Lupin has always put more emphasis on the action than what's CAUSING the action.

I would recommend this to anyone! There's no swearing, no nudity, and not really even that much bloodshed. There's a super-skeevy uncle, but then, that's something a lot of people have in real life, too. The action and the comedy make it an ideal family film you could show to quite any age group, and there aren't even that many subtle references (so, if you show this to a kid, they wouldn't miss things they would if you had shown them a more adult-leaning series).

This is probably the worst of what happens, and any kid above 6 oughta be able to stand this.

The Castle of Cagliostro is available from Optimum Releasing/Studio Canal in the UK, and Discotek Media in the US announced in early 14' that they had picked up the rights (as they were previously held by Manga Entertainment, who had lost them) and were planning to release both DVDs and Blu-Rays in 2014, with both dubs (Streamline's from 1993, and Manga's from 2000). Whether or not these have hit shelves, i don't know. However, picking up torrents is quite easy, as well (a simple google search should do it).



Saturday, December 20, 2014

Kanashimi no Belladonna

1973 brought us a lot of things. Aerosmith released their first album, Roe v. Wade was ratified into law, and the movie Kanashimi no Belladonna ("Belladonna of Sadness" or "The Tragedy of Belladonna" in english) was released in late June. The third and final film in the "Animerama" series by Mushi Productions, Belladonna is loosely based off of both historical accounts from the book "Satanism and Witchcraft" by Jules Michelet and the mythos of Joan of Arc. It uses a rather wide range of art mediums and is based heavily off of western art, as well as psychedelic and erotic imagery.

There are A LOT of phallic images in this movie.

The film opens on the wedding day of two young French peasants, Jean and Jeanne, in the 1400's, happy and in love. However, the film soon takes a sad, dark turn as Jean is too poor to pay the local baron the marrage pennance....so he takes it out in trade on Jeanne. Returning that morning, broken, bloody, and bruised, a terrified and ashamed Jeanne collapses into Jean's arms, who tells her that they should "Forget the Past" as he comforts her and the two try to move on from the attack. However, despite their fortunes looking up once in awhile, Jeanne is more often than not the receiver of misfortune to the point where she makes a pact with the Devil for any semblance of power.

Jean is, by all accounts, a really shitty spouse.
Belladonna is little-known but should be regarded as a cult classic due to the risks it took and the stylistic choices it made. It has little in the way of plot; it's there, but seems to be a rather thin veneer for what amounts to the love child of an art film and a porno, however even without much of a consistent narrative the film stands strong, if not proud. Perhaps it was a product of the time, or perhaps it was because the Animerama series was an attempt at making animated 'Pink' films (a genre of theatre in Japan geared toward adults, featuring either heavy violence or sexual content), but I could easily picture someone in this country strolling into a seedy back-alley theatre in the 70's and sitting down to watch this while tripping on acid and stale popcorn.

Woah, man...

Even if it shows its age (if not in art, then in content), the movie was still an engaging watch. I will admit that this was partly due to it being quite a disturbing movie, but engaging is engaging, regardless of context or content. Ignoring the repeated phallic imagery you are left with what amounts to a level of tragedy not seen again until Barefoot Gen (coming soon!) or Grave of the Fireflies, capped off with what seems to be a justification and defense for Jeanne's actions. You really sympathize with Jeanne, regardless of gender. She had the crappiest of crap lots in life.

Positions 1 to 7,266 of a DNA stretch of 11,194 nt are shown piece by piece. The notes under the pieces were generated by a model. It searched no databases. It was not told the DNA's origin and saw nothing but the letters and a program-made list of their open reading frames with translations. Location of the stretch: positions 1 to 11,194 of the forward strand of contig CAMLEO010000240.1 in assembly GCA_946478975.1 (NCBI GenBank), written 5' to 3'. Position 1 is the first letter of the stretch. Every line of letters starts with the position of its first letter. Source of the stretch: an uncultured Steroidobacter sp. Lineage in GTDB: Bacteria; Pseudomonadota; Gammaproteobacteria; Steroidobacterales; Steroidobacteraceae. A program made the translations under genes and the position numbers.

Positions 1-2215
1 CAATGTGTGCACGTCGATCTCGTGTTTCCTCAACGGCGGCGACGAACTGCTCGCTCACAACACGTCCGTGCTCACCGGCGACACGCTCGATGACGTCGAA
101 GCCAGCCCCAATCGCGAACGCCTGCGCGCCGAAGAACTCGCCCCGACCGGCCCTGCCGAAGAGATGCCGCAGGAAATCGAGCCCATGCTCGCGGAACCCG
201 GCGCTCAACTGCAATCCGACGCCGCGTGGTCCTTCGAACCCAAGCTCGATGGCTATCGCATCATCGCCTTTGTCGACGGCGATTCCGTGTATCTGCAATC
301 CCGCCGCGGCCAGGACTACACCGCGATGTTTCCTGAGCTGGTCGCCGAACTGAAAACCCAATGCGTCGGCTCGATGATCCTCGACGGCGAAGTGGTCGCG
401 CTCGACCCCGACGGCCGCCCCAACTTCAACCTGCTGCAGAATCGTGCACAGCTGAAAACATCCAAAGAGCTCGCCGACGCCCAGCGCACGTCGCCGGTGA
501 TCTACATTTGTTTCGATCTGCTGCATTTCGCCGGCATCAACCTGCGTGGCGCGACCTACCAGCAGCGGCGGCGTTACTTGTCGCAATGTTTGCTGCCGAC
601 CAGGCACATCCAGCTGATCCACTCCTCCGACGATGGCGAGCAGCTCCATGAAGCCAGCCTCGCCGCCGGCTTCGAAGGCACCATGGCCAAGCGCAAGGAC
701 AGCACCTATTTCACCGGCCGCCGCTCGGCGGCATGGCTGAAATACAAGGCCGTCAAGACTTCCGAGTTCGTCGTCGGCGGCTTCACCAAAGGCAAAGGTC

And no one would blame you, dear.

The music also shows its age slightly, but that's mostly due to the 'funky' bass guitar riffs present and the occasional string movement, saxophone and soulful singing. However, it makes it feel more classic in that case (nostalgic, maybe?), and fits with the piece rather well, meshing it with the idea of it being a vintage adult film. It compliments the art, which is excellent given that, even if you don't like the plot or the actions, it's worth watching JUST for the art. The visuals were stunning (when they weren't being stupid), and though they fit with the art styles of the 70's (plenty of linework, thick eyelashes, lots of shines in the eyes), seem to be rather timeless and are still seen even today. Jeanne is gorgeous, and though the world around her is filled with ugly actions, it is presented as a pretty picture.

The artwork is so romanticized that i'm waxing nostalgic for this movie 4 days after seeing it.

I should warn you now that this film may produce seizures in those with epilepsy. That's not even rhetoric, I'm being serious with the amount of flashing effects they use. This was during a time when i doubt the connection was known, so they use it HEAVILY. In addition, you really, REALLY shouldn't take acid before watching this movie. Or any other mind-altering substance. It may seem like a good idea at the start, but shit gets kinda freaky towards the middle, so i don't want anyone freaking out. I don't have a personal frame of reference here, but call it a gut instinct.

Really. Please don't do drugs. Or at least not during this movie.

More important than both of those, however, is that UNDER NO CIRCUMSTANCE are you to show this to children. People seem to be naked in some form for at least 75% of the movie (and indeed, it was kind of weird seeing Jeanne in clothes by the end), so this is NOT something for kids. It was NEVER marketed at kids, was never shown in environments with kids, and was never subject to a grey area regarding kids (unlike Cutey Honey, which came out in the same year). I wouldn't even show this to most adults, unless they can approach it with an open mind and a grain of salt (ie, adult anime fans). It's really quite a graphic movie, and that's coming from someone who grew up watching Trigun, Bebop and Gantz.

This isn't even the worst image i could have shown you...

There was no DVD release of Belladonna in North America, but it is available in Japan from Columbia Pictures and I don't know what in Europe. Otherwise, it's not terribly hard to find a torrent of of it online. The copy I found is from fong, but it's also available from Nemisis Anime (French), TntVillage (Italian), and AniMugen Fansubs (Spanish). It's easily found on BakaBT, Nyaa Torrents and Kickass Torrents.

I think we should all admire the courage Jeanne manages to hold onto in the face of adversity.